Tongue-tied baby may be less successful breastfeeder

Tongue-tied baby may be less successful breastfeeder

Tissue's got your tongue?

Dr. Stan (Stan Cohen MD)

Is a pediatric gastroenterologist at the Children’s Center for Digestive Health Care / GI Care for Kids, whose books on nutrition for parents led him to start Nutrition4Kids with his co-founders.

Some babies are born "tongue-tied." Their tongues are tied down to the bottom of their mouths.  

Photo Courtesy E Bauer MD 

Tongue-tied babies often can't  touch the roof of their mouths or use their tongues to push food back so they can swallow or latch on to breastfeed or successfully suck from a bottle.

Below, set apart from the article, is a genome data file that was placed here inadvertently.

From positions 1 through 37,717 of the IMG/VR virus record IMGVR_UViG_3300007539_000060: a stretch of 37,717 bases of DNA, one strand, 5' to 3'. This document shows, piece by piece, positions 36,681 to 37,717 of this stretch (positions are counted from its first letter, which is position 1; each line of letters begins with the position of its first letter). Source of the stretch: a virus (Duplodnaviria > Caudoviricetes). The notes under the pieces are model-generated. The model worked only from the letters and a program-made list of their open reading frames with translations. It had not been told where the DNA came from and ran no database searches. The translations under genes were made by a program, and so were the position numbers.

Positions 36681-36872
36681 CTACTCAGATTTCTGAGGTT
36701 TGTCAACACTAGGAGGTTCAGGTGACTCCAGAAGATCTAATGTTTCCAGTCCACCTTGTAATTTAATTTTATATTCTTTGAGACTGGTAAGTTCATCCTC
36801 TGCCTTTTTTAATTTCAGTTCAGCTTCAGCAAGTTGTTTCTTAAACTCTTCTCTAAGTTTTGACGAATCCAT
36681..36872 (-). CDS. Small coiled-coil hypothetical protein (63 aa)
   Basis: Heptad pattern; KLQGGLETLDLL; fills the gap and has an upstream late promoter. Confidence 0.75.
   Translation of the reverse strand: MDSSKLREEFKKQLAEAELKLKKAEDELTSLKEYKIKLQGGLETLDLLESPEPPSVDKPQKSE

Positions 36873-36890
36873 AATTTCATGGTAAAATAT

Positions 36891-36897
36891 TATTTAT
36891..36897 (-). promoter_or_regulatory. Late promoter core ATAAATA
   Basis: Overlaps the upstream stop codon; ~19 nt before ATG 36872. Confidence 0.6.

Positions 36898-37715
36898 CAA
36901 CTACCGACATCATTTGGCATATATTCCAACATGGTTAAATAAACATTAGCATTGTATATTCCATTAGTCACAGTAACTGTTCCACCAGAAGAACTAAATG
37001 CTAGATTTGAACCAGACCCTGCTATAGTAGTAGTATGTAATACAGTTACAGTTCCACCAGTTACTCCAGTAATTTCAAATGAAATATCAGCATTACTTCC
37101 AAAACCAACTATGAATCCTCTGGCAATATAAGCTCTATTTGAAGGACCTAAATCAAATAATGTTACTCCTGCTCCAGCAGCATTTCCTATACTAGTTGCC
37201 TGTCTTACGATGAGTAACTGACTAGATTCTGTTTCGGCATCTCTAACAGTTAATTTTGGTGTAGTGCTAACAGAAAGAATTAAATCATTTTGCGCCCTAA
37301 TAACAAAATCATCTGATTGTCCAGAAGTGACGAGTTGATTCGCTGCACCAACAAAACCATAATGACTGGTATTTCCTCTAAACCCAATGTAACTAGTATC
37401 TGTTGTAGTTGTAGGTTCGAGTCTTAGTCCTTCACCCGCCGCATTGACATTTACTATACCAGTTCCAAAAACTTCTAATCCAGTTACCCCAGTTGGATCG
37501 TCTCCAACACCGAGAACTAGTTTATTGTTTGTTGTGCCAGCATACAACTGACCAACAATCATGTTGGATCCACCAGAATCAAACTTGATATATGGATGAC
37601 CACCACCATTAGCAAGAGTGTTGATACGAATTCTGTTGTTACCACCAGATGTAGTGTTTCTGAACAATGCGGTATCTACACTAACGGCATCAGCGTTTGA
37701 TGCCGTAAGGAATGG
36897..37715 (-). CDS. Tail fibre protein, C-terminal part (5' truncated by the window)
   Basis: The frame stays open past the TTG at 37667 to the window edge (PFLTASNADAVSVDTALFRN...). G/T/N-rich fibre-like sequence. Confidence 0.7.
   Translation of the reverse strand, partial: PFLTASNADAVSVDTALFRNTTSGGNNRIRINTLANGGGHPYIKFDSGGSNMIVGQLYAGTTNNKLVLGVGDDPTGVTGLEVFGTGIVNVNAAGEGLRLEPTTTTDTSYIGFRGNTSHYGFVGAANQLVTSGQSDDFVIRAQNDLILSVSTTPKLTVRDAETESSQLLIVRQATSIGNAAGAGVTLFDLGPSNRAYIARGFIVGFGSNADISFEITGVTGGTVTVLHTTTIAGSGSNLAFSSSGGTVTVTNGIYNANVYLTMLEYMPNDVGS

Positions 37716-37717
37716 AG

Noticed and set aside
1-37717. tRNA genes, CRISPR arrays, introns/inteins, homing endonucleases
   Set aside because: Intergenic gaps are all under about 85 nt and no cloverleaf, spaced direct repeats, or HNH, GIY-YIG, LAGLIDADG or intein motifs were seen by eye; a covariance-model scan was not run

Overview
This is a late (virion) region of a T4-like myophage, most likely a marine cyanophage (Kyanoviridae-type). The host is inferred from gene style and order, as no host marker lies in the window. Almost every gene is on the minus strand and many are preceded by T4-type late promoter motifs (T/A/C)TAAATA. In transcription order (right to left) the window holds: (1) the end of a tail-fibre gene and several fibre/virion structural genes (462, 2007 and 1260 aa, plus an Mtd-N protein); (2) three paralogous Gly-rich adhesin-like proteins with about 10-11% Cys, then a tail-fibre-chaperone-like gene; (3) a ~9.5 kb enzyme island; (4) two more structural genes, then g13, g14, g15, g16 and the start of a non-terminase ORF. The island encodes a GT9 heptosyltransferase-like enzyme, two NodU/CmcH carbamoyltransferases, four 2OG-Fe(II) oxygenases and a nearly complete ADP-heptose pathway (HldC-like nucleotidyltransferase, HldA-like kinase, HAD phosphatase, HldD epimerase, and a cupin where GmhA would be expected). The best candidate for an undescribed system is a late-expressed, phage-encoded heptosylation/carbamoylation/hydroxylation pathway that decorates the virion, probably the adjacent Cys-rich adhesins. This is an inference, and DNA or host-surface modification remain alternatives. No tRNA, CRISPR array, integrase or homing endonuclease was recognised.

Breastfeeding a tongue-tied baby can be painful, prolonged, or ineffective if the baby has trouble latching. A lactation consultant or an examining physician can help you identify if your baby is tongue-tied and steps that can be taken to resolve breastfeeding issues.

Dr. Erik Bauer, an Atlanta pediatric ENT  indicates there's overwhelming success in improving tongue mobility (92-96% improvement) by just clipping the tight tissue. Many mothers are able to successfully continue to breastfeed at 3-4 months of age with improvements in feeding time, ease of feeding, and pain reduction.

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